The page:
Worth

goody goody

No wonder I like flannel nightgowns.
No wonder I like flannel nightgowns.

When I was little, I was known as a Goody Goody.   A Goody Goody was the person in class who would be likely to tell the teacher she had red yarn clinging to the sizable rear of her houndstooth skirt rather than let the class bust a stitch every time she turned to write on the board.  She could be counted on to be truthful.  Brownie,  Nerd, Class Angel – yup, that was me.  No big surprise.  The thing is, being a Goody Goody, even though it didn’t earn me popularity, did have it’s privileges.  But they only went so far.

As a Goody Goodys, we were trusted by the teacher, we were an easy mark to NOT be dragged into questionable schemes, and no one offered me a cigarette way too young, saving me years of straddling the gap between Wannabe and Cool.  I just wasn’t.  No real hope of it.  And when it came time for good marks, they were expected of me, of course.  Good Girls work hard in school, and they find each other.  Awkward laughter and invisibility characterized us, forcing us into Good Girl cliques. Once in a while a boy would cross the border from the nose-bleed seats of social status to flirt (I even went to my prom with one), but that was highly discouraged. In high school, you stay in your lane or bushwhack a trail.  I stayed in my lane.

I didn’t mind the label because I secretly thrived on being an individual.  Creatives can hide effectively in a nice label like Goody Goody, because it’s so sturdy and useful.  There’s plenty of identity to be had.  Self-approval in the form of goodness functioned for me for years as something that made me feel competent and respectful.  And with that as a cover, I could steep in my journals and my baby faith without making waves.  But goodness, even when it’s real, does not satisfy any more than a coffee once it’s gone can warm your lips.

Jesus pushed the limits of Goody Goody into radical truth-telling of the kind that helped people melt their name tags.  With his touch and value in his eyes, he gave worth.  Oh, and then as if that wasn’t enough, he gave full restoration.  Mark 5  is ripping me to shreds lately – three stories that all speak of nameless people being healed – HEALED- from the prison of a body that wants to die.  Trapped people who, unless Jesus shows up as himself, outrageously tangibly and heroically touching them, they WILL lose it all.  HopeLESS.  I mean, there’s “rock bottom”, and then there’s Legion, the man who doesn’t actually get to speak his own name – when asked for it by Christ, his demons speak their name instead.  I never saw these three characters before as having anything in common (and somehow being grouped in one Bible chapter hadn’t made them similar to me) until now.  But suddenly a possessed naked sicko, a bleeding unclean outcast, and a terminal 12-year-old all look like people I am seeing in my life.  People who are swimming upstream, which incidentally is impossible.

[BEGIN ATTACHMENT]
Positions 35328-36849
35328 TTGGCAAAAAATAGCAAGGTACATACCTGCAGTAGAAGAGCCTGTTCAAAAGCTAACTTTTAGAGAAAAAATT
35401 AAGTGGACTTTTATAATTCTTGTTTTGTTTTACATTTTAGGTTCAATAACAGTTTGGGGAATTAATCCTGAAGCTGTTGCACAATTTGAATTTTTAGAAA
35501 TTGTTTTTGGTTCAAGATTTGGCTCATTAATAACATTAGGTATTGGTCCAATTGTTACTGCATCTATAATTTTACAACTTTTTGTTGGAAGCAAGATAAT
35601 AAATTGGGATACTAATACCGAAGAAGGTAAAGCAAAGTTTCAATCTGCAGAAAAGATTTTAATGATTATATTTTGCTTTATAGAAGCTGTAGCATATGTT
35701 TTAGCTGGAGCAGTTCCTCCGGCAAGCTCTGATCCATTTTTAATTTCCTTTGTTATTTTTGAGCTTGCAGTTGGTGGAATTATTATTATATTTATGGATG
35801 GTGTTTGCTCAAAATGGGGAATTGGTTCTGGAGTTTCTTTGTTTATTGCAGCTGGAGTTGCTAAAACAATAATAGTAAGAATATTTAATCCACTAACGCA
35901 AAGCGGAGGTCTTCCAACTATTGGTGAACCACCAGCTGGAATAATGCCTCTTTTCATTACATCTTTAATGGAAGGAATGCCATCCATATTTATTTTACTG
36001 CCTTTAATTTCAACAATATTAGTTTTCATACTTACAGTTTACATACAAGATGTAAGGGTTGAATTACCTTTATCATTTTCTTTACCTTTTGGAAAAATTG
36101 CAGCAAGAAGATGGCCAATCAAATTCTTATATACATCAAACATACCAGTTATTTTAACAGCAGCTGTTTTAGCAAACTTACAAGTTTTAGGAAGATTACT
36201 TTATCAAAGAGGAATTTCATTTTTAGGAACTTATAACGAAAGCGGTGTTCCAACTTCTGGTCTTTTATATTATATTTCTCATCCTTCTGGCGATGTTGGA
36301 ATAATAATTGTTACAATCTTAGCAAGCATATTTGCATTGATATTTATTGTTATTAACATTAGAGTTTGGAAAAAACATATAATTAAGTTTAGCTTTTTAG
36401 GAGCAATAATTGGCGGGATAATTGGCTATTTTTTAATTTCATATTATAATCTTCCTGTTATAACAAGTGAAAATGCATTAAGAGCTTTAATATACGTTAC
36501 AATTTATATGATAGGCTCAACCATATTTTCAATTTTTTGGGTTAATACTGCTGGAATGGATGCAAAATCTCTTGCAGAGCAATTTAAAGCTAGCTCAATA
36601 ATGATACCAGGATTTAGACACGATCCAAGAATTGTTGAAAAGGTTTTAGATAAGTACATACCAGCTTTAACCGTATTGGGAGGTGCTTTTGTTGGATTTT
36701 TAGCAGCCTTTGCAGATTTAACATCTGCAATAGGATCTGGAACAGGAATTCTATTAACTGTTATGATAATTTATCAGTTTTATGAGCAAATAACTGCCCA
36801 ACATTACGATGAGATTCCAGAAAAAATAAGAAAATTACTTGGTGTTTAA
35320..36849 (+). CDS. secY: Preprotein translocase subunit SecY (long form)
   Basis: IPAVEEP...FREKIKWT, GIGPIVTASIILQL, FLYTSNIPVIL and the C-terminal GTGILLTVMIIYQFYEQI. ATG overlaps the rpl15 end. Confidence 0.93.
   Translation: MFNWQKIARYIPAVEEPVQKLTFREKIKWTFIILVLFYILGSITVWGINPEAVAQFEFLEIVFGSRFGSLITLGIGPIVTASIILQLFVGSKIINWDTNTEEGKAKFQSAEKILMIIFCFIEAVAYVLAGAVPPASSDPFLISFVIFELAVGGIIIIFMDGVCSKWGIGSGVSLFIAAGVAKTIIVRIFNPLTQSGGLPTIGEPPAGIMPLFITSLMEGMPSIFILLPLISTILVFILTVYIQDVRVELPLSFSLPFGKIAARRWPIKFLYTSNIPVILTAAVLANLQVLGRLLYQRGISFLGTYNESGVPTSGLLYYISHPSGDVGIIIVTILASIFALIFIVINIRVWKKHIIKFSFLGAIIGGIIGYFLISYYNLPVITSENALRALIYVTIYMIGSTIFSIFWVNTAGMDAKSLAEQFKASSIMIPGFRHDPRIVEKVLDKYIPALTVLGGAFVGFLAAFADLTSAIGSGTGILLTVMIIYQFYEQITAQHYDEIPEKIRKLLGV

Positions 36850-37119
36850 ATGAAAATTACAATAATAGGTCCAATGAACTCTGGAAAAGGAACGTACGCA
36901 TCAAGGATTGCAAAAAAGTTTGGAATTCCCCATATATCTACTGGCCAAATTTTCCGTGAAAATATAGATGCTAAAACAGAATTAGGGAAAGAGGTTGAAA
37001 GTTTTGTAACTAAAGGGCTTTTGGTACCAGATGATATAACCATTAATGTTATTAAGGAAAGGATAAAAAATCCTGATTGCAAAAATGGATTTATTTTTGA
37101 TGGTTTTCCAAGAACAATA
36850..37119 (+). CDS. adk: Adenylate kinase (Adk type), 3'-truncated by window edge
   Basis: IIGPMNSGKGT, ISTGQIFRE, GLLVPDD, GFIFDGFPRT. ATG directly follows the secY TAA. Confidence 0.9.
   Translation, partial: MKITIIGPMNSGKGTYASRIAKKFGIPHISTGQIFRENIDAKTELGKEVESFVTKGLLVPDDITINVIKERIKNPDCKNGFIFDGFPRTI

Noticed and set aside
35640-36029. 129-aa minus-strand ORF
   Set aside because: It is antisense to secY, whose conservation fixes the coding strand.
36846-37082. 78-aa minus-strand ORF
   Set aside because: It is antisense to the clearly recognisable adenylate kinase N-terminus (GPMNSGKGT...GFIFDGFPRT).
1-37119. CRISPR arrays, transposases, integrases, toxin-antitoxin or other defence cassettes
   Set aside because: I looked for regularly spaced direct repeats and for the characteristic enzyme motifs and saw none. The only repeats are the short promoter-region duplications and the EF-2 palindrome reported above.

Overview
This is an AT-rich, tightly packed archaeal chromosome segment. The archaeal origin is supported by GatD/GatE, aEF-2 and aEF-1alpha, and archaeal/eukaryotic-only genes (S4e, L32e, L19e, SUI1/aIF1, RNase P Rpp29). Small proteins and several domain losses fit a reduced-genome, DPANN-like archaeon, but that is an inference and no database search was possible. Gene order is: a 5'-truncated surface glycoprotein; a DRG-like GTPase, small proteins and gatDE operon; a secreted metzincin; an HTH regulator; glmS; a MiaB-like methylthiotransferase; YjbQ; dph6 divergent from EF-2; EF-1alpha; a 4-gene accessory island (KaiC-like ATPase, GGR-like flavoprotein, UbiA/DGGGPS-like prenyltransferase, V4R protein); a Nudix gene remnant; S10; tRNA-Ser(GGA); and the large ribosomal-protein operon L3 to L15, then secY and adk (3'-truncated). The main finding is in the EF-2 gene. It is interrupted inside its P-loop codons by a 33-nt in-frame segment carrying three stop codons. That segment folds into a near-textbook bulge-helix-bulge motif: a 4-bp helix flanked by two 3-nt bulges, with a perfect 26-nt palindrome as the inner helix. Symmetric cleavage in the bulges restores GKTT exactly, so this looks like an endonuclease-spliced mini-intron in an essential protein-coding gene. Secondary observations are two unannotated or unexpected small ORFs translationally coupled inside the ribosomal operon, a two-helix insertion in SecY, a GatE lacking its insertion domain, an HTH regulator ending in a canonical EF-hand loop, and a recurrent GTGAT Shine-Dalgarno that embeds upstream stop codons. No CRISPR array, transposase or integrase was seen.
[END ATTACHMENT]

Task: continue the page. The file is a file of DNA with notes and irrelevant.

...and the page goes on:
This week I had a crazy close encounter with a person who is broken.  It was nuts.  I got to help her, comfort her, actually make a new hope a little more possible, pray with her and put protein in her red chapped hands.  I felt like time was moving slo-mo for the half hour we spent together because pain was wetting her face with agony and making my heart beat hard, but I stayed on course.  Help, I had, and a flinty determination to deliver it.  Me; a dyed in the wool Goody Goody, superpowered by Jesus.  I actually knew the importance of what we did as it was happening. But after we hugged it out and said goodbye, I cried for reasons I didn’t understand.  A few days hence my heart is catching up to my body, and what I think is that my body was feeling the aftershock of Goody Goody not being enough.  I helped but I didn’t heal.

My heart aches for the next life a bit more these days.  I’ve never been a girl with my eyes on heaven because I have a great life – I like it here, but when faced with honest depravity where happy endings are stolen. and fair, for so many of us is just a fable, the fact that we are all literally eternal is a game changer .  There is so much more hope available than what “Good” will get you.

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I’m lucky I get to do good work, but lately I’m asking, is this kind of good work real goodness?  Feed them, clothe them, bring them belonging – isn’t this supposed to meet a deep need inside of me, the kind that buoys up the day?   Hell, no.  That’s the answer.  Being “good” doesn’t function for me like it used to.  If I only ever love and serve people for that feeling, the gold star of Pharisaic performance, if that did it for me, I guess I could be happy for myself.  That day with the homeless woman?  I aced it, right?  Sorry if it sounds proud, but I have years of Goody Goody under my belt and it warps your brain.  None of that will keep Jennifer warm sleeping in her car tonight somewhere in Manchester.  It’s not enough, not by a mile.

Sure, I feel blessed,  but it’s not because I am good.  Because really, I’m not.

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This is not all we are, life trapped in a jar.

We are all eternal souls. Every person you meet will live on long past their circumstances. If only for this life we have hope in Christ, we are of all people most to be pitied. (I Cor 15:19)  This is not all we are, life trapped in a jar,  and I do not love people to gain worth.  I love because people are full of worth.  And worthful people will never go away. And by never I mean – never.

 

 

 

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